Many of us have children who are faced with one or more obstacles. Their disability may be physical or it may be a learning disability. There are also other obstacles children face like extreme shyness, size, weight, popularity, etc. Those may not seem like a big deal in the scope of disabilities, but even little things seem huge at age thirteen! And, even little things can be disabling.
Recently, my family and I watched on DVD an old episode of Highway to Heaven with Michael Landon. In this particular episode, a quadriplegic man named Scotty studied for his bar exam—determined to become a lawyer. This took place before PCs appeared in nearly every home, so he learned to type on a standard typewriter using a pencil or stick held between his teeth. He controlled his electric chair by hitting his cheek against a wand. Anyway, a young high school athlete lost both his legs and ended up in the same location as Scotty. This young man had given up on life and had been refusing physical therapy sessions.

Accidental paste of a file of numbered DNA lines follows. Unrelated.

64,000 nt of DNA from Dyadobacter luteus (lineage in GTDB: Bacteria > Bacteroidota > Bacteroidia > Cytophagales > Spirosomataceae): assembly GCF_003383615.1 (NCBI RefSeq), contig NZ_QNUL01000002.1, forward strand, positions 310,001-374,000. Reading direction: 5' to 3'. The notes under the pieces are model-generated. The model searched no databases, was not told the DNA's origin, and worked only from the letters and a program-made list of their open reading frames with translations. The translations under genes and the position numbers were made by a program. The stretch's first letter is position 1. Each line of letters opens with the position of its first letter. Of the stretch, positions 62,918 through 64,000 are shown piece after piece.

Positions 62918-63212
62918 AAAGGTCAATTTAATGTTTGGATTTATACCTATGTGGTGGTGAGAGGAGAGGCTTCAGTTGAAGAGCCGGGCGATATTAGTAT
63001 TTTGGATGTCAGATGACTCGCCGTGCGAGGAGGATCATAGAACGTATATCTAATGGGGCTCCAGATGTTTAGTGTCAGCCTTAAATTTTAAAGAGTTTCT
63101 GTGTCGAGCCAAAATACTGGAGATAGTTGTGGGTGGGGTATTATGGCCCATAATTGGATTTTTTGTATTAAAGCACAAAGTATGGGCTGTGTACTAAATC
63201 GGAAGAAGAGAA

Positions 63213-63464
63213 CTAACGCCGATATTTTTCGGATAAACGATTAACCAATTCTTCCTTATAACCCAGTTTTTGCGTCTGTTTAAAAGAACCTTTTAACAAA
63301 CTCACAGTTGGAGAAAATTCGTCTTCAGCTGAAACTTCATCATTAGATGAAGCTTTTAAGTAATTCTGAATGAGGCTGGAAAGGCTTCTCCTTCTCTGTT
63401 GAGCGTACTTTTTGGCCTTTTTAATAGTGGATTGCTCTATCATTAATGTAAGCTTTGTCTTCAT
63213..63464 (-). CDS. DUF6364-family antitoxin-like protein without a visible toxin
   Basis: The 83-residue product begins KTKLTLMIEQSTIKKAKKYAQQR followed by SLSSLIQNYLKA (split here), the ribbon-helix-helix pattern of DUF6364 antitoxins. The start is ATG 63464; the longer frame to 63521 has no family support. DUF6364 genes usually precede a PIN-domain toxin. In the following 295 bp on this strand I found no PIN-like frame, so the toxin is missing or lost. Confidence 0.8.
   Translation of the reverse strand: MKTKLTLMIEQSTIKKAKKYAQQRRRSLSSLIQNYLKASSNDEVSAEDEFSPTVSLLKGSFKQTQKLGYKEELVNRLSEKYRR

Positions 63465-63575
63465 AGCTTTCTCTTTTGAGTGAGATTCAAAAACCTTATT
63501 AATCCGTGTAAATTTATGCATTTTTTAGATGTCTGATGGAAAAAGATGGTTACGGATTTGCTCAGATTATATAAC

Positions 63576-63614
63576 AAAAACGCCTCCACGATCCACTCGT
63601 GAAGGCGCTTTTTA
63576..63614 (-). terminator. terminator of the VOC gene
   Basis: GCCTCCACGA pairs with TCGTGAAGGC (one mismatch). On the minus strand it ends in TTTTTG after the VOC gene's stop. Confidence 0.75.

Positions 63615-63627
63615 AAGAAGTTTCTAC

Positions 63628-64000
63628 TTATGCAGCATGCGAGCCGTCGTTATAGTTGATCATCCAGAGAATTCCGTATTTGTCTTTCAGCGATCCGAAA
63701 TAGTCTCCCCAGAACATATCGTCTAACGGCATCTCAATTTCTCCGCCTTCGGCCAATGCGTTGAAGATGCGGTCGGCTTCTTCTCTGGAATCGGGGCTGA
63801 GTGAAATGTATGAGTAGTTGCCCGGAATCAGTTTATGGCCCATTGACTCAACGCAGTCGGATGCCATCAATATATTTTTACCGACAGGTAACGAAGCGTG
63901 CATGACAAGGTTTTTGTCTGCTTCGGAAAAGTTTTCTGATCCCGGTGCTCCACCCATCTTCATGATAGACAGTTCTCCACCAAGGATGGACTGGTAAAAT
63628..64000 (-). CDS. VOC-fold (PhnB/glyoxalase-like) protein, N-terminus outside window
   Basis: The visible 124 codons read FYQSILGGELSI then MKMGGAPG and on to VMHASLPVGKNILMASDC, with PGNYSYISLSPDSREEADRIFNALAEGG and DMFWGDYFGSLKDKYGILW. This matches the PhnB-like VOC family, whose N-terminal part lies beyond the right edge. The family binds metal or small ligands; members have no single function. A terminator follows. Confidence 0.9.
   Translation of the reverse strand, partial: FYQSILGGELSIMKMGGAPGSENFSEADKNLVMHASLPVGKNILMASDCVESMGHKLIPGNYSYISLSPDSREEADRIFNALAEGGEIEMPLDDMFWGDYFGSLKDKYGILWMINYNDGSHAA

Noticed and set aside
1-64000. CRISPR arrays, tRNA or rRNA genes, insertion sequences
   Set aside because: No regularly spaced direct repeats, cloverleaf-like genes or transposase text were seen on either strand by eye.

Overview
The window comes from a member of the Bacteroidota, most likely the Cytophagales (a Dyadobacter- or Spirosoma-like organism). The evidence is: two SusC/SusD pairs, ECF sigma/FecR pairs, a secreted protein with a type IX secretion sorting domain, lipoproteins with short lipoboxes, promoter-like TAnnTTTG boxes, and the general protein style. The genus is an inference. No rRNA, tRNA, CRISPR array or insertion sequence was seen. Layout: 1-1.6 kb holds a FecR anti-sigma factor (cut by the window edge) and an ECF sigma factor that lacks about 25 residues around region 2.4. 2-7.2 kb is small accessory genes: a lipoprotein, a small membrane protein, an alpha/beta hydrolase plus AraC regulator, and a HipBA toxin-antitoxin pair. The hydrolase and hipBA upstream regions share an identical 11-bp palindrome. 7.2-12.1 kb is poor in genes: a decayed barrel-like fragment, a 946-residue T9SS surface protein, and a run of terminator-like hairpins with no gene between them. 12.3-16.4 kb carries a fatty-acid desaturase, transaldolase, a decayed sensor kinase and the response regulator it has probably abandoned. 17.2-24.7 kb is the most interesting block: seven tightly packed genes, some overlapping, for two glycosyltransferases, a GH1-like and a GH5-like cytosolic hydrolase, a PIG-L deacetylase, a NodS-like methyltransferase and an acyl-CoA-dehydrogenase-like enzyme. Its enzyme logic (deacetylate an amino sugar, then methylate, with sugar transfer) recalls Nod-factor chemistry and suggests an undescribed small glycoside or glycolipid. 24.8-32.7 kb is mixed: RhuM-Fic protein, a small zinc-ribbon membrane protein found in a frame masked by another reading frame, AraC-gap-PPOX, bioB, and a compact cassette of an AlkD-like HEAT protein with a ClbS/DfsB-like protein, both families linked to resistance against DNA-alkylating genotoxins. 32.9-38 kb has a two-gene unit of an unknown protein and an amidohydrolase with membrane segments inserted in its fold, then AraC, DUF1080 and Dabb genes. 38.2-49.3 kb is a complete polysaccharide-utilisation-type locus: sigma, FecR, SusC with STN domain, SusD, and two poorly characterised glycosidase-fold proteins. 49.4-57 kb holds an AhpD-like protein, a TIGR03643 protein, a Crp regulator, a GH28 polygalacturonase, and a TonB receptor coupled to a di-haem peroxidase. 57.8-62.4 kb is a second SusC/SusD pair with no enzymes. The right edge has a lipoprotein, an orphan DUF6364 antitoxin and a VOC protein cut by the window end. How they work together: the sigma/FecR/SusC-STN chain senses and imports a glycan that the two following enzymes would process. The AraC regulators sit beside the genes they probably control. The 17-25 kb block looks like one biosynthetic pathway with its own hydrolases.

Finally, to make a long story short, the athlete was convinced to develop his arm strength and take up pommel horse training. During his training, he almost gave up and gave in to his depression. Scotty came along and told him to stop using his disability as a crutch. Scotty gave him a long pep talk on what he would do if he had hands (including not needing assistance while using the bathroom). Scotty told the young athlete that if he gave up—and he had hands—then the world would give up on people like Scotty and not expect them to amount to anything. And, Scotty wanted to succeed.
Let us encourage each other and our children to recognize their weaknesses, disabilities, inabilities, etc., and work on helping them develop the skills and attitudes to be achievers and over-comers. Instead of letting our obstacles become “crutches” that we rely on for reasons not to make goals and keep goals, we can focus on what we are able to do.